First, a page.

The forehand move is certainly popular in the game of Tennis. This maneuver is ordinarily used to hit the ball diagonally over the net. The forehand stroke refers to hitting the ball when your forearm is facing the net. When the ball is on the side of your body holding the racket (right side if you are right handed, left side if you are left handed) you will be using the forehand. To complete a superb forehand stroke, follow these steps:
Step 1: Get ready and get in position. If you know the ball is going to your good side, adjust to hit a forehand. First, side step (or shuffle) over to the ball. At this point your body should be facing the net, but remember to keep your eyes on the ball.
Step 2: Open up your stance. This is the part where you need to rotate yourself sideways. To do this, turn your backfoot so it is parallel with the baseline and the net. At the same time, take a small step forward with your other foot (this foot will be your left if you are right handed, or your right foot if you are left handed). Bend your knees and prepare for the ball to enter into your hitting range.
Step 3: Make contact with the ball. This step should follow less than a few seconds after the second step. Your swing of the racket should follow your step forward, causing the whole procedure to be one, fluent motion. Your racket should follow an upside down arc pattern. The stroke should start up high about shoulder height, swing down to below the waist, and then be traveling upwards again when it makes contact with the ball. Topspin is your goal when playing Tennis.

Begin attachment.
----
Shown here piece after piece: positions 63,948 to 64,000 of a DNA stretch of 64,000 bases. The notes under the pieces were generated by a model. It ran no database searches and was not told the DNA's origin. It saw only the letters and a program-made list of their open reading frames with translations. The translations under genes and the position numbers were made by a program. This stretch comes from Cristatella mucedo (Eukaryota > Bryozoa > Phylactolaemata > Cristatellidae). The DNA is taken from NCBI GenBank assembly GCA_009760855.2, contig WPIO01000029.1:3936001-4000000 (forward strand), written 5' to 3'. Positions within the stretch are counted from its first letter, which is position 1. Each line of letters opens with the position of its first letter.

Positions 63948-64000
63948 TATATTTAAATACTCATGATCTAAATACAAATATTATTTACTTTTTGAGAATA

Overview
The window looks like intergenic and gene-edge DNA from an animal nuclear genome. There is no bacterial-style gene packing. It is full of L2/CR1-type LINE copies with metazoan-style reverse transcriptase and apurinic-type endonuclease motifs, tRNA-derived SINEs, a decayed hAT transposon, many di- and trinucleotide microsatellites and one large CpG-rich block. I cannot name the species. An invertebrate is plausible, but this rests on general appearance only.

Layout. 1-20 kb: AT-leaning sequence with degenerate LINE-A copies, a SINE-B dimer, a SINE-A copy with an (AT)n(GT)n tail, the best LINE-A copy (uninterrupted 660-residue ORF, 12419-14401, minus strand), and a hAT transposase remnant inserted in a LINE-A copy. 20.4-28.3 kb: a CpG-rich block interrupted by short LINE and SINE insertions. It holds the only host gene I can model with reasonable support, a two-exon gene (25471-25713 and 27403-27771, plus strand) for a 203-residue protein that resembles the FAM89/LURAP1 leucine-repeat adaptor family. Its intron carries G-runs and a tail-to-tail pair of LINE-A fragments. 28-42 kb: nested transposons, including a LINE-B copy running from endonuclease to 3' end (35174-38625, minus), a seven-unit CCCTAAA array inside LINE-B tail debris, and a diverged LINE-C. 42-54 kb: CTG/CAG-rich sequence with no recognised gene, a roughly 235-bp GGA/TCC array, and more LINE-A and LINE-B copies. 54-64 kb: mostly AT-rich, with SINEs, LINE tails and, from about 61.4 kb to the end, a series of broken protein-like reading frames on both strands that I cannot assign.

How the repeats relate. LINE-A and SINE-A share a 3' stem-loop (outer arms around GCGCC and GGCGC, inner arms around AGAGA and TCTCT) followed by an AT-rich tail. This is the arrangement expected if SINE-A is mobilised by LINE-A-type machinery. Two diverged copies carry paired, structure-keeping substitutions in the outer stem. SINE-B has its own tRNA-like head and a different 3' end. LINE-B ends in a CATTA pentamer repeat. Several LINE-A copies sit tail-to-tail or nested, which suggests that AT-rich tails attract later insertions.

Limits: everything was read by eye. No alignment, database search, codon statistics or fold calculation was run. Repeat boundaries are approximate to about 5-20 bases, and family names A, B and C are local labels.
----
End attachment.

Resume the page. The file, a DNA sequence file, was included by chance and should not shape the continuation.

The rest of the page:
Step 4: Follow through. After the contact is made, make sure you follow through with a full stroke. Do not simply make contact with the ball and then freeze. Rather, keep your arm moving until the slice is completed, and then prepare yourself for the ball to be hit back. Great job, you completed a forehand slice!
Learn how to play Tennis, serve the ball, hit various strokes, and more at Game Of Tennis. You can get practice drills and instructional videos with this website. Check it out!
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This post was written by amflores on October 25, 2009